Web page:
That doesn’t mean that things are easy for a com­pany like Mars. Be­cause its com­peti­tors are likely do­ing the same thing, some in­no­va­tion is re­quired, even within the clas­si­cal form of strat­egy. For in­stance, one of Mars’ in­no­va­tions con­cerns the sim­plic­ity and com­mu­ni­ca­bil­ity of its strat­egy. Very few peo­ple are in­volved in the strate­gic process, and they sub­mit them­selves to the dis­ci­pline of be­ing able to ex­plain its out­comes to any­one in the com­pany in un­der 20 min­utes. The rea­son: Strat­egy is not ef­fec­tive un­less it is un­der­stood by all and is well ex­e­cuted. Even within the clas­si­cal ap­proach to strat­egy, in­no­va­tion is a must.

2. Adap­tive Strat­egy

Mov­ing on to in­creas­ingly ex­otic forms of strat­egy, Tata Con­sul­tancy Ser­vices (TCS) — the world’s sec­ond largest IT ser­vices com­pany — is in a dou­bly un­pre­dictable busi­ness: Not only is it hard to forecast which tech­nolo­gies com­pa­nies will em­ploy go­ing for­ward, but in­di­vid­ual clients ex­hibit high vari­a­tion in their ac­tual use of the tech­nol­ogy. This led TCS to con­clude that it is bet­ter off not try­ing to plan, but in­stead, to re­gard its busi­ness as ‘a port­fo­lio of ex­per­i­ments’. Ev­ery cus­tomer de­ploy­ment is, in a sense, an ex­per­i­ment, and it yields a suc­cess­ful or un­suc­cess­ful out­come. If the ex­per­i­ment is suc­cess­ful, they try to cod­ify the learn­ings and then scale and ap­ply them to other clients. Im­por­tantly, TCS does this con­tin­u­ously. Clearly, this ap­proach is quite dif­fer­ent from tra­di­tional plan­ning; it’s more like an evo­lu­tion­ary

process in Bi­ol­ogy. The al­go­rithm here is ‘cre­ate vari­ance; se­lect what works and then scale it up; and con­tin­u­ously it­er­ate on this process’.

3. The Visionary Ap­proach

The third ap­proach is the one used by en­trepreneurs in sit­u­a­tions where a mar­ket does not yet ex­ist and is there­fore wide open to be­ing shaped. This is what en­trepreneurs have done for cen­turies: They cre­ate a vi­son, re­al­ize that vi­sion and then scale the re­sult­ing busi­ness model. When I be­gan my ca­reer in con­sult­ing in 1989, most of the time I was ad­vis­ing large com­pa­nies on how to com­pete with other large com­pa­nies. We had lots of decade-long bat­tles be­tween the num­ber 1 and num­ber 2 in an in­dus­try; but to­day, I more com­monly find my­self ad­vis­ing large com­pa­nies de­fend­ing against dis­rup­tion caused by small up­start com­pa­nies lever­ag­ing some new tech­nol­ogy or busi­ness model. What is new here is that to­day’s large com­pa­nies must be able to cre­ate new spa­ces too — and dis­rupt them­selves by cre­at­ing new busi­nesses be­fore they are dis­rupted by out­side vi­sion­ar­ies. This ap­proach works best when you have an op­por­tu­nity to cre­ate or re-cre­ate an in­dus­try sin­gle-hand­edly by ap­ply­ing a bold vi­sion at the right mo­ment.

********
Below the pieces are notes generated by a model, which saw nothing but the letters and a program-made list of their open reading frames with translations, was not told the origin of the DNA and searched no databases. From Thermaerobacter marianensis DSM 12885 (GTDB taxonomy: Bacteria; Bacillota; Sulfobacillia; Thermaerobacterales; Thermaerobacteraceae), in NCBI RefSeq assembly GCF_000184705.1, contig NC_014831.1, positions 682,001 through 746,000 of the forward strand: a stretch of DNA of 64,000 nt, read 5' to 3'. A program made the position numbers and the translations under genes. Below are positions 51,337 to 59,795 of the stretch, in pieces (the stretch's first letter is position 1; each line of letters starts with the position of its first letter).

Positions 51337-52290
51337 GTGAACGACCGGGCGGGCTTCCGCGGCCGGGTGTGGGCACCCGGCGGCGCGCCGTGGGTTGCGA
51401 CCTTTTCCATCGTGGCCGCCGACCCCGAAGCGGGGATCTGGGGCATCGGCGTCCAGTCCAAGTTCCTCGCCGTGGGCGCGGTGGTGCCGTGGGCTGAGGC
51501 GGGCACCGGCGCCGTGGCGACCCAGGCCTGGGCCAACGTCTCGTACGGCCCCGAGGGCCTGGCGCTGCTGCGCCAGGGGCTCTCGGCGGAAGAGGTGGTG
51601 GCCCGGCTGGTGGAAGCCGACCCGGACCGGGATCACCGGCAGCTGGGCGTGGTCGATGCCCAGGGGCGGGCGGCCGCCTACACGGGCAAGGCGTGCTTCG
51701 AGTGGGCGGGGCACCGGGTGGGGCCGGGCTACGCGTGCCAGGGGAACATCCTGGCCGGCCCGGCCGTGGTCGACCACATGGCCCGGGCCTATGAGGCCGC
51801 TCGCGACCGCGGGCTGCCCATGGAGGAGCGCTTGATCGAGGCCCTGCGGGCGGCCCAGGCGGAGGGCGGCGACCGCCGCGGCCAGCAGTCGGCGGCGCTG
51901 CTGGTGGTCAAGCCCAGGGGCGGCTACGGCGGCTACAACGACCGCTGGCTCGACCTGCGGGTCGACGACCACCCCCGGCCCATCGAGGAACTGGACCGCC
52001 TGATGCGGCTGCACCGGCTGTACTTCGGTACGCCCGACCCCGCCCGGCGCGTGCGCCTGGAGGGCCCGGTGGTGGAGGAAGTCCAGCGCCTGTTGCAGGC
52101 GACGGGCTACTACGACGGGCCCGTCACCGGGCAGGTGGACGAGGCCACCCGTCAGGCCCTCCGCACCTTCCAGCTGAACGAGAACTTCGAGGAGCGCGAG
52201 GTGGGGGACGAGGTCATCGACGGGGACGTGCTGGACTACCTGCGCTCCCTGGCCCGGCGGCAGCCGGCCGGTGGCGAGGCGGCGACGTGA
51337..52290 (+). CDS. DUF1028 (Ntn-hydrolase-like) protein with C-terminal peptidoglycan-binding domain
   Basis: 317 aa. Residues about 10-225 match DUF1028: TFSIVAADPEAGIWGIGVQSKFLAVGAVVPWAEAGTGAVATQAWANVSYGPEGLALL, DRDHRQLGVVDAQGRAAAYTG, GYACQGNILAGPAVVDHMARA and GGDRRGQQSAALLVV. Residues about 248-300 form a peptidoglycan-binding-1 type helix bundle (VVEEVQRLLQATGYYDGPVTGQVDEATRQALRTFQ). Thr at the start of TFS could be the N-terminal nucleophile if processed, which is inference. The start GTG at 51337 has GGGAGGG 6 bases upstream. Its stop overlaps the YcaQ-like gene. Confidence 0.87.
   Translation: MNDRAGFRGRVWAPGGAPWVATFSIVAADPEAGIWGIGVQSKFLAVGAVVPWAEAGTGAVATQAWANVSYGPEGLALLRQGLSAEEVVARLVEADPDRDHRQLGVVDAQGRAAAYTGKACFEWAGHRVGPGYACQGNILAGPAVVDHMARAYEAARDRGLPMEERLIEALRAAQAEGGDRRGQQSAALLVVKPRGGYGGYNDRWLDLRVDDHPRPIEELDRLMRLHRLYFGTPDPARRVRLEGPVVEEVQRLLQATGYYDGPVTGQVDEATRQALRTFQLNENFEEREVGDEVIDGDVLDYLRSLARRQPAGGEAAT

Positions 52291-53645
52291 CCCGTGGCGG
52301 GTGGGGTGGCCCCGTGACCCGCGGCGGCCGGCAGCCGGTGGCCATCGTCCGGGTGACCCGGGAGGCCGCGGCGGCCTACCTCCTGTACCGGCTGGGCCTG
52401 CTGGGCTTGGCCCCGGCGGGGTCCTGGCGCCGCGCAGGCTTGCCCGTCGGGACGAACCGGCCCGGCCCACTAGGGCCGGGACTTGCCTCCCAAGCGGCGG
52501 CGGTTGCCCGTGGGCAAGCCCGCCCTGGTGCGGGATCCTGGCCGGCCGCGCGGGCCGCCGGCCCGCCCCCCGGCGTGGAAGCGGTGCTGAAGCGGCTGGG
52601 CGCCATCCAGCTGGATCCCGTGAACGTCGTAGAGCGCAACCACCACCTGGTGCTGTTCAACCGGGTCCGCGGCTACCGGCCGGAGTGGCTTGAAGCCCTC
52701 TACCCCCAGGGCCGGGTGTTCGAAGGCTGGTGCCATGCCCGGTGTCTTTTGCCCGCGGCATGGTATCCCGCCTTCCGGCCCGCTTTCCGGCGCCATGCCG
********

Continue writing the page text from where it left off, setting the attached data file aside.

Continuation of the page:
4. The Shap­ing Ap­proach

This ap­proach in­volves plat­forms and ecosys­tems, and it has yielded some of the most stun­ning ex­am­ples of busi­ness suc­cess to­day. Ama­zon, Alibaba and Red Hat are es­sen­tially cul­ti­vat­ing ecosys­tems and lever­ag­ing the ca­pa­bil­i­ties and as­sets of other com­pa­nies to re­shape their in­dus­tries. The shap­ing ap­proach con­tains el­e­ments of mal­leabil­ity be­cause it in­volves or­ches­trat­ing ecosys­tems, but also el­e­ments of un­pre­dictabil­ity, be­cause the strate­gists don’t ac­tu­ally con­trol or own all of the as­sets. Shap­ing strate­gies are es­sen­tially strate­gies of co-evo­lu­tion. The al­go­rithm here is one of ‘cre­at­ing in­flu­ence, cul­ti­vat­ing an ecosys­tem and co-evolv­ing with that ecosys­tem’. The trick, of course, is to have a plat­form that some­body wants to join, so there must be mu­tual ben­e­fit in the eco­nomics of the ecosys­tem. This ap­proach works best in un­pre­dictable and mal­leable en­vi­ron­ments.

5. Strate­gic Re­newal

Be­cause of the rate of change to­day, lit­er­ally hun­dreds of large com­pa­nies are em­brac­ing this ap­proach to strat­egy, which en­tails pre­serv­ing or­ga­ni­za­tional vi­a­bil­ity by fix­ing an acute mis­match be­tween your cur­rent busi­ness model and the com­pet­i­tive en­vi­ron­ment. Al­though many com­pa­nies have been through this sev­eral times, the rate of fail­ure is very high: About 75 per cent of com­pa­nies that set out to re­new them­selves ac­tu­ally fail to re­store their prof­itabil­ity to sec­tor-me­dian lev­els of re­turns in the short and medium term. We found that the big­gest cause of this fail­ure is a fail­ure to pivot from the early stages of a re­newal process — where cost re­duc­tion and cash flow are key — into suc­cess­fully cre­at­ing growth and long-term value.